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Interesting, but I'm not hopeful anything can come of such a study. I don't mean to sound negative, but if 20% (for example) of "ghost" sightings are proved to be due to some electromagnetic effect, so what? I suppose it's interesting in itself, but it doesn't help in define what a ghost really is, or why these fields provide such a consistent set of experiences. A typical interpretation of the word is for it to mean spirits of the dead (despite the majority of apartitions being of people who are still alive.) But proving what ghosts aren't doesn't go any way to proving what they actually are. Showing that some apparitions can be caused by magnetic fields doesn't help define what a ghost is. We know hallucinations can be caused by external stimulation (as can any human experience) so in this instance all a positive result would do was demonstrate the existence of a previously unsuspected origin of such stimulation. This is what Persinger seemed to be confused about. Stimulating a person's brain and that person seeing an apparition doesn't disprove the independent reality of apparitions any more than a vision of an elephant would disprove the existence of elephants.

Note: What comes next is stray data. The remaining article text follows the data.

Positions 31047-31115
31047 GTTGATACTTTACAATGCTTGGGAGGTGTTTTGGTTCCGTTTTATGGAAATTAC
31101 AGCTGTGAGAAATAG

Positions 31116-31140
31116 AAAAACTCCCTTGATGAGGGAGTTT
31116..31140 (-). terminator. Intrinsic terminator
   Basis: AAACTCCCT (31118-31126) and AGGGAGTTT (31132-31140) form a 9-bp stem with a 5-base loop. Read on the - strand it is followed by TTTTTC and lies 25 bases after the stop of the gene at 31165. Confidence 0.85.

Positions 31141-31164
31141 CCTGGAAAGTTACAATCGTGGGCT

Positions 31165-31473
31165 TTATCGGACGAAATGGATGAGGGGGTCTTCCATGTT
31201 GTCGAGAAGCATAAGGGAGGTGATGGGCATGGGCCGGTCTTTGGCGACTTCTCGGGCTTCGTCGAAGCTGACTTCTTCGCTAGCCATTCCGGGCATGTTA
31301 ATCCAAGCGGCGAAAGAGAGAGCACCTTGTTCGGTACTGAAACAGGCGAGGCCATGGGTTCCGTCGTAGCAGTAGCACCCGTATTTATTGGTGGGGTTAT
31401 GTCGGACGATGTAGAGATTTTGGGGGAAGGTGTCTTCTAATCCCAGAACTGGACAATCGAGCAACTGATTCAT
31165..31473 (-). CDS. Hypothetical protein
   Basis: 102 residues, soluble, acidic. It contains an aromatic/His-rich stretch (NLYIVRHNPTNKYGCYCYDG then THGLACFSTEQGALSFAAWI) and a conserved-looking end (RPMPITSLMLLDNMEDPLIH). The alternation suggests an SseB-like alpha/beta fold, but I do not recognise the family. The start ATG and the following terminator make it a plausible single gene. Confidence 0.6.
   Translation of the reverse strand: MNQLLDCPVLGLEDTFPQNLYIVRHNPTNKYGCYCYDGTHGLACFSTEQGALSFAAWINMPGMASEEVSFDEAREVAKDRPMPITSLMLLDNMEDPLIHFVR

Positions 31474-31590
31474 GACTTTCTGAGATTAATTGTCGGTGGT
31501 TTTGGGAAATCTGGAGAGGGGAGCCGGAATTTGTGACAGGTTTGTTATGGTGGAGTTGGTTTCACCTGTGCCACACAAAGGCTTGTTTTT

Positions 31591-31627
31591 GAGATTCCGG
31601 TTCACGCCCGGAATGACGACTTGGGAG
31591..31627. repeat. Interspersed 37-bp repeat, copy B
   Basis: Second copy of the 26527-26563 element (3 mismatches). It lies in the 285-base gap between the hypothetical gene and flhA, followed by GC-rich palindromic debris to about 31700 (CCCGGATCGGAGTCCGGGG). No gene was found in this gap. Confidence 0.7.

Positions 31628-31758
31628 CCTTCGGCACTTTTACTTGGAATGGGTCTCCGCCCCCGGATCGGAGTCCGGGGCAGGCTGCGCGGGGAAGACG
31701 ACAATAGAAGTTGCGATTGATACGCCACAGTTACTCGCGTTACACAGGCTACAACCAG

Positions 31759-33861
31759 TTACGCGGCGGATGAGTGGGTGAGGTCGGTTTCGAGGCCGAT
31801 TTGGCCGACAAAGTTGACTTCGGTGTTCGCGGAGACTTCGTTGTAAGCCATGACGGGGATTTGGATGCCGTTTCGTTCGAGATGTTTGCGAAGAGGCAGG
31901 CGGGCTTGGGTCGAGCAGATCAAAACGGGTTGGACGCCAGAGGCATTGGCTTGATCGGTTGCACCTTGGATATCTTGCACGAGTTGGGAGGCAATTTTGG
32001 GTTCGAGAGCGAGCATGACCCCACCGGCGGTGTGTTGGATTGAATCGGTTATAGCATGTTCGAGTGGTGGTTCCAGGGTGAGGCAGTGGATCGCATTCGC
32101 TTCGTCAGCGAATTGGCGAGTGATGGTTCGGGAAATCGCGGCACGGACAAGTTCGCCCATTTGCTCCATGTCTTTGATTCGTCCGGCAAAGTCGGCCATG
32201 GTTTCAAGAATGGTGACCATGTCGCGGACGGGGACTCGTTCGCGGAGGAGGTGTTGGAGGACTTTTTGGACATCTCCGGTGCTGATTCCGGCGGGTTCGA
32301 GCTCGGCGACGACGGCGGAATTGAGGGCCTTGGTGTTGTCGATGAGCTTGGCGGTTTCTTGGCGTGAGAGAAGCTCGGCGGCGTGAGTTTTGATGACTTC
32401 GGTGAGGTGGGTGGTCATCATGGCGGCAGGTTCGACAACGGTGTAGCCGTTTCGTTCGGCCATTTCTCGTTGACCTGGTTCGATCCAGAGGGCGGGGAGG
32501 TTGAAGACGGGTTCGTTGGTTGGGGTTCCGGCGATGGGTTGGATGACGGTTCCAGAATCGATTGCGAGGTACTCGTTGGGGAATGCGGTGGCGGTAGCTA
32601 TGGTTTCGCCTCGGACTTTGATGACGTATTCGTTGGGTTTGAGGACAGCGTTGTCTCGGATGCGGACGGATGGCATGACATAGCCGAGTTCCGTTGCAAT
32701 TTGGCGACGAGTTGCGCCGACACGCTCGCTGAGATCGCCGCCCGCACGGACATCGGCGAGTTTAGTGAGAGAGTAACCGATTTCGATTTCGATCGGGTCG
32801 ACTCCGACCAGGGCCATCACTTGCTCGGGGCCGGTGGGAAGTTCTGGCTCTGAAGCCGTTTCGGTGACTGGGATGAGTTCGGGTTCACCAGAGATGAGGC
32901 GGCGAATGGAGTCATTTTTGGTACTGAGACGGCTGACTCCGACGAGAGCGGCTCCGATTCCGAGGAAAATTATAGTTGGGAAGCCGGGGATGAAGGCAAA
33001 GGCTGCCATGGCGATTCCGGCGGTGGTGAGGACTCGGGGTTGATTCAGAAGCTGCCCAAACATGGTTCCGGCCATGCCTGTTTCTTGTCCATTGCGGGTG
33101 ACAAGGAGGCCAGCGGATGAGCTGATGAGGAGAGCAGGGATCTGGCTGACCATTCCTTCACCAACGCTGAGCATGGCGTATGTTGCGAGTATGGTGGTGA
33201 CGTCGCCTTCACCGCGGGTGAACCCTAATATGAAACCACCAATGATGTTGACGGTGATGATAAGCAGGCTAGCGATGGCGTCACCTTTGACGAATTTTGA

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Anonymous

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Desperado,
I can't agree with your sentiments. By understanding the mechanisms of perception we are gaining a better understanding of the phenomena that are being reported.
It may be that one day such an understanding will provide us with explanations about the true nature of ghosts. By clarifying experiences we can more easily sort out those which are simply misperceptions and not spend an undue amount of time examining them. By eliminating 'false' ghosts we can perhaps take further steps in discovering the real ghosts that remain.